When I described the setup to a friend in the business, he said, "I would pay for access to that."
A major problem with finding security issues in industrial controllers is cost. You can find backdoor accounts and service stupidity easily enough with firmware analysis, but sometimes the more fun stuff (such as ladder logic upload over the normal 'SCADA' protocol) is a bit more tricky to find via straight binary analysis. If you spend just a few minutes with a live device, a lot of these issues fall out quite quickly.
So I am giving it some thought: would anyone be interested in access to a PLC VPN? It would have a few industrial ethernet switches (one currently has some 0-day that needs to be coordinated), multiple PLCs, and I guess a small server which ran a Windows Terminal Server and Linux VM for running configuration software and running hacking tools. It would also (of course) have a relay board for rebooting PLCs and RTUs when they inevitably crash. I could even wire it up to some real world stuff, like have PLCs connected to some lights and stepper motors, plus a webcam, so that you could watch what happens to the PLC in its various failure modes.
Is anyone interested in such a thing, to be used as a hacking playground? Would you be willing to kick in a few dollars to make it happen?
Image by epsos
Cue analogies to the new NSA Data Center in Utah, as well as projects like Perfect Citizen. Of course all physical analogies break down a bit once the term 'cyber' rears its ugly head, but in a way this all makes sense. Sure, utilities, banks, and other 'critical infrastructure' can never be physically moved to a handful of highly secure ports, but logically perhaps they could be.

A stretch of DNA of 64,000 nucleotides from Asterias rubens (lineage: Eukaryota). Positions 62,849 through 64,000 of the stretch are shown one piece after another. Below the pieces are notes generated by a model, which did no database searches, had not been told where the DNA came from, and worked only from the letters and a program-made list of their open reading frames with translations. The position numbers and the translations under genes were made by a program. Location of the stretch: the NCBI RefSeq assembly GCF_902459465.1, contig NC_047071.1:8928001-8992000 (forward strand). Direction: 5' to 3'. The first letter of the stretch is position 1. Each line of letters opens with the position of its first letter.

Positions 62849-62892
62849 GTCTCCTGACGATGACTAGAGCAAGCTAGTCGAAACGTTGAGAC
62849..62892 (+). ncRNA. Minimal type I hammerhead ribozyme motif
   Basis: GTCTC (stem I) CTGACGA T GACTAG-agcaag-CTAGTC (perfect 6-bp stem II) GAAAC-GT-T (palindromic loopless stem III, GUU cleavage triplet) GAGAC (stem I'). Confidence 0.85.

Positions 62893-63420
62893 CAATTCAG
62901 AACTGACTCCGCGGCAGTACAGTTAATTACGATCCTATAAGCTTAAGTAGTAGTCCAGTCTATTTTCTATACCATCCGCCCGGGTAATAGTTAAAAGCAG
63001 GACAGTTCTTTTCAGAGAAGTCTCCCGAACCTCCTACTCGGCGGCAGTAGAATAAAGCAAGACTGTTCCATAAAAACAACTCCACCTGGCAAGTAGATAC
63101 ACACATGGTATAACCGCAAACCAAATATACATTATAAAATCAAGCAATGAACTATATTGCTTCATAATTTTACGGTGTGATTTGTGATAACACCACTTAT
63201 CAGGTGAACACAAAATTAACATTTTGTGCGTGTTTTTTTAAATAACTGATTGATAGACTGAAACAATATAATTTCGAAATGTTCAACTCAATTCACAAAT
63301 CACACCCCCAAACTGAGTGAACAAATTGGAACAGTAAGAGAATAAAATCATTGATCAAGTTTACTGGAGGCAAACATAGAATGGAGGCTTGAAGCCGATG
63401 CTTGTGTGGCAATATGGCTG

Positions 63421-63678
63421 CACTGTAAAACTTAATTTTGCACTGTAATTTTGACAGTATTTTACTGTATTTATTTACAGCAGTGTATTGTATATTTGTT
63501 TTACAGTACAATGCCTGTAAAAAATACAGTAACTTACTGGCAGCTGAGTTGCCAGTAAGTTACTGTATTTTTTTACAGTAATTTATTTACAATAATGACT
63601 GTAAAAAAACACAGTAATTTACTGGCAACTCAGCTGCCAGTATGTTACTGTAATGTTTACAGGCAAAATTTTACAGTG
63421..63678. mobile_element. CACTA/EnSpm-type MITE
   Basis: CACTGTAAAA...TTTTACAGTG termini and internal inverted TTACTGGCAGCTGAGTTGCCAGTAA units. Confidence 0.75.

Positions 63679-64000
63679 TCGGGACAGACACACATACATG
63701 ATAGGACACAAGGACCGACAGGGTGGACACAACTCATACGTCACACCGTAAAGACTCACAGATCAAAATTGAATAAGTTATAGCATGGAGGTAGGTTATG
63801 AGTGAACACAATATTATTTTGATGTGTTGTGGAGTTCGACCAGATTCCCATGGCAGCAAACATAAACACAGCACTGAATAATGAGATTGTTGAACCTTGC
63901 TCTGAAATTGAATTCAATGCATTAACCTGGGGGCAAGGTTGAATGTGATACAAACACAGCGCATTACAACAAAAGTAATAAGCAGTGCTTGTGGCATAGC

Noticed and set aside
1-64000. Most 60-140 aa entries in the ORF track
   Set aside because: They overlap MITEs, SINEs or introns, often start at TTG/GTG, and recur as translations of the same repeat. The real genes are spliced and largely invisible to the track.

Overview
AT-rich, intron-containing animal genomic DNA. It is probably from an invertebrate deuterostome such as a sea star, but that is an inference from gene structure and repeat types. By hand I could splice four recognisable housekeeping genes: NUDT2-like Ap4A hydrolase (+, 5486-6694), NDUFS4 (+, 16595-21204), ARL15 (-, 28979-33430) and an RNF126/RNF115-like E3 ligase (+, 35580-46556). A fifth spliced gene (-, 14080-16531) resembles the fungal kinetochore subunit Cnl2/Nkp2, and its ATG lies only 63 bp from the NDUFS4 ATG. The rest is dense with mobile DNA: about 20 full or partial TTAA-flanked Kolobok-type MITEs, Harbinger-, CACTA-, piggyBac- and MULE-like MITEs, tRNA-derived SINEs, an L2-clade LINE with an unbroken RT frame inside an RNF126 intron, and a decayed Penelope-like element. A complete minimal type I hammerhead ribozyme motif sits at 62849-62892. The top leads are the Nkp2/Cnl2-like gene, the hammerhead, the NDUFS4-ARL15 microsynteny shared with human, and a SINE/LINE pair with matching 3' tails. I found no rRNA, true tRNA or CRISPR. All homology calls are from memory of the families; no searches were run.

My immediate and admittedly snarky reaction was to look through my log files. Last week
I experienced 34,000 SSH bruteforce attempts originating from 52 hosts in 18 countries.
I also experience numerous web server attacks. This is on my single colocated server.
I could use the term 'cyber attack' to describe what I face every day, but it's a
bit counterproductive. I don't call my wife a criminal even if she does get parking
tickets from time to time (she pays them right away, don't worry). Similarly,
'cyber' fatigue will cause both companies and our representatives to make stupid decisions: to not focus security dollars on the areas that they should be focused upon.
Indeed most of the hacking going on right now -- spear phishing campaigns combined with intellectual property theft -- isn't really attacking either. It's espionage. It's weird espionage,
to be sure: when in history have governments been so interested in stealing the research
of commerce? The 'who is doing it to who' is interesting in its own way because it says
something about globalization and how important governments really are anymore, but that's
besides the point.
The only real 'cyber attacks' to date have been the well-known Stuxnet example, and the
still little-talked-about Syrian radar example (and how would we know if the latter is even true).